Restore WordPress database using phpMyAdmin
To restore the database, either fully or partially, go to the phpMyAdmin tools from your webhost’s cPanel.
Step 1: Delete database
Firstly, you will have to delete/drop the old tables that you want to replace. For a full restore, you can drop all the tables.
However, in case you want to do a partial restore, first ensure that you have a exported partial database backup. You cannot partially restore your database without first having a partial backup for the selected tables. Unlike for the plugin method where you simply choose the tables you want to restore.
Step 2: Restoring WordPress database backup
Once you have dropped the tables, import your WordPress database backup to phpMyAdmin. Follow the best practices associated with cPanel restores for best results.
Make sure that your backup file is less than 50 MB, which is the maximum limit of upload allowed via phpMyAdmin.
Restore WordPress files using cPanel File Manager
To restore the WordPress website files, you need to access the File Manager tool via your webhost’s cPanel. Similar to phpMyAdmin, the File Manager also has a maximum limit of 500 MB for file uploads.
Therefore, if your backup file size is more than that, you may want to use the FTP method described later. This is more relevant to sites that are large, such as WooCommerce sites.
Step 1: Delete existing WordPress files
The method of file restoration requires you to first delete the existing WordPress files and then import the backup to the File Manager. This task is, again, laced with risks.
Step 2: Import backup file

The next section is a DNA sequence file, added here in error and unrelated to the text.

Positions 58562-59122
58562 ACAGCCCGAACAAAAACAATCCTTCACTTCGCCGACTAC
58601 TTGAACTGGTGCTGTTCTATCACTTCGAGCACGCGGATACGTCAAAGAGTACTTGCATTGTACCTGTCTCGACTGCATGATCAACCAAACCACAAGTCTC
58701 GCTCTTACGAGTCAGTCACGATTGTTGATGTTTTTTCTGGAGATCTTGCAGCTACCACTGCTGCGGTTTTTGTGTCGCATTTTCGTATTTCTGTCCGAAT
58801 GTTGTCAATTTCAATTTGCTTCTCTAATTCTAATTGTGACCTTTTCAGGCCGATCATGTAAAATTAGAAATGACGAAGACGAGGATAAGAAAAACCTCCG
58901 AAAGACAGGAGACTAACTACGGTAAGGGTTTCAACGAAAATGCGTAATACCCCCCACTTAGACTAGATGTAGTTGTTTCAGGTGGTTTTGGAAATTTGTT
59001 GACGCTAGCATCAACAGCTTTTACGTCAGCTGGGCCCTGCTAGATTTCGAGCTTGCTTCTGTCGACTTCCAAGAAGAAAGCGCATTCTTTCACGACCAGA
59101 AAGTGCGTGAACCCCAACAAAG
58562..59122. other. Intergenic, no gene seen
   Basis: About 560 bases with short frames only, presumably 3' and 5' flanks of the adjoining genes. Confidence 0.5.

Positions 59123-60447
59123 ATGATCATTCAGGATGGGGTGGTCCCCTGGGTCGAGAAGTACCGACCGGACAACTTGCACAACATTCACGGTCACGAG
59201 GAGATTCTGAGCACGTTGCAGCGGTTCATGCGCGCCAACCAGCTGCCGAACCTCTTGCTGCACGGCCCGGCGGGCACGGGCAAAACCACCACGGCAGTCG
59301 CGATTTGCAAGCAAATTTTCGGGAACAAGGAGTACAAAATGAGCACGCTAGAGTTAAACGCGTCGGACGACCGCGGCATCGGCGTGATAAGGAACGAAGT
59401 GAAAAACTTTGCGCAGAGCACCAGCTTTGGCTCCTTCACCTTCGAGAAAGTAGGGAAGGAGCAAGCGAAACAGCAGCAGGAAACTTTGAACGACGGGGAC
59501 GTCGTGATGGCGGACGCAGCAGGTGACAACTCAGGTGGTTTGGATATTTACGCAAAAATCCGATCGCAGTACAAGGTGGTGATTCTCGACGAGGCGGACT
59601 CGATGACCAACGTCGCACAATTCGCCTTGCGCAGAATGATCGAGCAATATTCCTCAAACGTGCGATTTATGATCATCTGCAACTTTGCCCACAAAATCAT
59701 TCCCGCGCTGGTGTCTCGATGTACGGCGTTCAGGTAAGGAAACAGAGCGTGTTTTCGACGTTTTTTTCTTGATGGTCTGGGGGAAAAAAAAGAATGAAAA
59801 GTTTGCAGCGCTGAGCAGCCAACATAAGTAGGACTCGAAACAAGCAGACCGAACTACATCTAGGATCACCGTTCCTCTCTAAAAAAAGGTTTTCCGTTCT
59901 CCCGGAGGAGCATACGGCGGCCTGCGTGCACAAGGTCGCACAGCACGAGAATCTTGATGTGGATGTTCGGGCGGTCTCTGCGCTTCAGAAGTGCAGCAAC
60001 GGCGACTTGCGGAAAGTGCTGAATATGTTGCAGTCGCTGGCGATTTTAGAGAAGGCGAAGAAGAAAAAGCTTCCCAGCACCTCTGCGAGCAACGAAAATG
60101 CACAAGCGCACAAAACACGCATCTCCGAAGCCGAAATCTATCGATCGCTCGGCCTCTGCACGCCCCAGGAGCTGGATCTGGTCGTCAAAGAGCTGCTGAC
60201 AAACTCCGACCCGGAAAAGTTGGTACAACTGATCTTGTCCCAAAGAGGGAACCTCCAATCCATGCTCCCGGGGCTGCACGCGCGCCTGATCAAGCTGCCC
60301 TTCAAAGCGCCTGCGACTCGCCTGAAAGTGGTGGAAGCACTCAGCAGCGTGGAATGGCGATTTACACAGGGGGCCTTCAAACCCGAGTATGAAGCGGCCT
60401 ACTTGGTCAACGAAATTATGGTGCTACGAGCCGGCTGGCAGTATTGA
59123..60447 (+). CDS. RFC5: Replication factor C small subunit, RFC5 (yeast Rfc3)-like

Once you delete the files, and due to any reason if the upload fails, your website downtime will increase until you can find a solution. That’s why we recommend restoring files using FTP.
Restore Your WordPress Site files using FTP
You can easily upload files for your large website using an FTP client such as FileZilla.
Step 1: Connecting the website using FTP
Launch the tool and connect to your web host using your FTP credentials. You can find FTP credentials on your webhost cPanel.
Step 2: Delete existing files
Once your website is connected, on the right panel you will see the public_html folder of your site. Select your files and delete them.
Step 3: Restoring WordPress files
Search your backup files in the left panel and drag and drop them in the public_html folder to the right.
FTP clients are a great way to upload WordPress backup files and manage them.
However, installing the tool and finding the credentials is extra effort. It is totally worth it if you have a website backup file larger than 500 MB (limit allowed in File Manager).
However, slow internet connections or a lost connection may disrupt the upload and increase your site’s downtime as home connections are prone to fluctuations.